Marie Carole Boucicaut survived the Haiti earthquake of January 2010, but lost her home and business. Chosen by Oxfam to run a community canteen, she’s helped hundreds of people to recover, and now is well and truly “back on her feet”.
Marie lives in Campeche, an area of Carrefour Feuilles, a poor area of the city of Port-au-Prince. The whole area is packed with small buildings that climb up steep paths up the hillsides and ravines. This area was one of the worst affected by the earthquake, and huge amounts of rubble still cover building plots and roads and paths.
Marie is one of the 56 women who ran Oxfam’s very first community canteens. The canteens started in March 2010 and ran for two months in some of the areas of Port-au-Prince. Oxfam supported her financially so that she could feed 80 of the most vulnerable people in her immediate community and make a profit for herself, as a first step to regaining her own livelihood.
We met first in April 2010
Before the earthquake, Marie Carole had a grocery store where she sold goods in bulk. ‘I sold things like rice, salt, condiments…many things. I was in a meeting when the earthquake struck. When I came home I found the house was falling down so I stayed away, but people came and looted everything I had in my shop. The top part of my house was leaning over the bottom part and had to be demolished –what’s left is nothing and there is nothing I can do with it.’
‘This area where we live is now very bad – it’s not fit for humans to live. When it rains we have to stand, and it’s rained every night recently; we have no choice but to stay awake. We stay awake and tell jokes. We lost a brother in the earthquake and since then our mother has been very down so we’ve been trying to encourage her. When we told her a joke she started to smile, so now we tell her jokes to make her laugh: we want her to smile again.
‘I hope in the future I will have another shop. Having a shop is what I do. I hope to get my shop back.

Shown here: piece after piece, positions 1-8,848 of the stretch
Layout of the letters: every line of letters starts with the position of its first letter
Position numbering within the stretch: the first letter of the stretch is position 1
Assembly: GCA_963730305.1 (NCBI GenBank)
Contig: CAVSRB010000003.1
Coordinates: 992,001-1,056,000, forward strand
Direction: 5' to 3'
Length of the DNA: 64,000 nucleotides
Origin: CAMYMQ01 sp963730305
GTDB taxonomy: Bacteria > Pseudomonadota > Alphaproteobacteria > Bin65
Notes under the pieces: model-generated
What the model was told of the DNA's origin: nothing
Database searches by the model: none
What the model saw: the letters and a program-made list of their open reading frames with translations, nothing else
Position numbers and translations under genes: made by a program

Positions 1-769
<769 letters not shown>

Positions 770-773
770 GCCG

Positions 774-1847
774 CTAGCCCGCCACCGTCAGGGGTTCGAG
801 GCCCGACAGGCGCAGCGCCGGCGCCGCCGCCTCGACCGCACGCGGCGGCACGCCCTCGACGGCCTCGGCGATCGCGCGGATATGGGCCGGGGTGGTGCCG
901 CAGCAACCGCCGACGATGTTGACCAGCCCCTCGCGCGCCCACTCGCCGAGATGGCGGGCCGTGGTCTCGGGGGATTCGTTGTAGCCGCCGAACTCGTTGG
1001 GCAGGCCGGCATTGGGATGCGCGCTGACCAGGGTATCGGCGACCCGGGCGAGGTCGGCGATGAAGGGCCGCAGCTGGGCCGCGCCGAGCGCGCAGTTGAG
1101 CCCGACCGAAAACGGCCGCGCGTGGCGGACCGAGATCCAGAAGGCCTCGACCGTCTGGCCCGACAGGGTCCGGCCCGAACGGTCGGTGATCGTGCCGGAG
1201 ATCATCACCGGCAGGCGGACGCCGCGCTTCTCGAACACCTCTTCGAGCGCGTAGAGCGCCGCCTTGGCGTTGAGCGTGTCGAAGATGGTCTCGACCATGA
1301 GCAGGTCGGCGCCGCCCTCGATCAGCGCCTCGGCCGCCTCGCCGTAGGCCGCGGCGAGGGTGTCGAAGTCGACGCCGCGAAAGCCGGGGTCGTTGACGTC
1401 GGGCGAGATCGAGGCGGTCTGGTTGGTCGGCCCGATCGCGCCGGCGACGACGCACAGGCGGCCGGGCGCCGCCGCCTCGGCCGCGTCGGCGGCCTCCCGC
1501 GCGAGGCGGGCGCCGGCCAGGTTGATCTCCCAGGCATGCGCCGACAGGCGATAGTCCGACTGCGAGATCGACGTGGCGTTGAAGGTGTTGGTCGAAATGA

Oxfam’s Emergency Food security and Livelihood (EFSL) programme in Haiti helps people to regain their means of earning a living. The programme began in March 2010, with 56 community canteens, each of which supported one canteen ‘owner’ and fed 80 of the most vulnerable people in their community. Marie Carole was one of the first women to be selected to run a canteen.
‘I was given the opportunity to run this canteen and I really like it. I don’t run it alone, I have some help from my family –- the children before they go to school — and I have a niece who is helping me at the moment. For other things I have to rely on God. I believe in God and Oxfam.
‘Through the canteen I’m able to help people in the area. I cook for 80 people who are need of food.
‘The canteen is helping me too because we are no longer hungry. I make about 1,500 Gourde profit every week. There are nine of us living together in a shelter – including my mother, my two sisters, one brother and three of my brother’s children. We were not living together before the earthquake though we were living nearby, and I was living alone. The earthquake has meant we are now all living together. We don’t have a tent; we’ve made a shelter with some metal sheets, a little distance from here.
‘I have to get up very early, around 5 am, to start cooking so that I have things boxed up for when people come to collect their meals. I have a lot to do as I’ve 80 plates of food to cook, and if I don’t, I’ll find a large queue of people! I vary the meals: sometimes it’s rice, beans and vegetables, or meat and a sauce. I wouldn’t be able to cook all that by myself so I have others to help. The children help when they are not at school, and some of my dead brother’s children help, and so does my husband’s niece.
‘I buy a lot of the food from a market about two miles away. I go every Saturday and buy enough for two days. I buy meat every day. I cook in the canteen from Monday to Friday — there is no canteen on Saturdays and Sundays. Food is now more expensive than before the earthquake.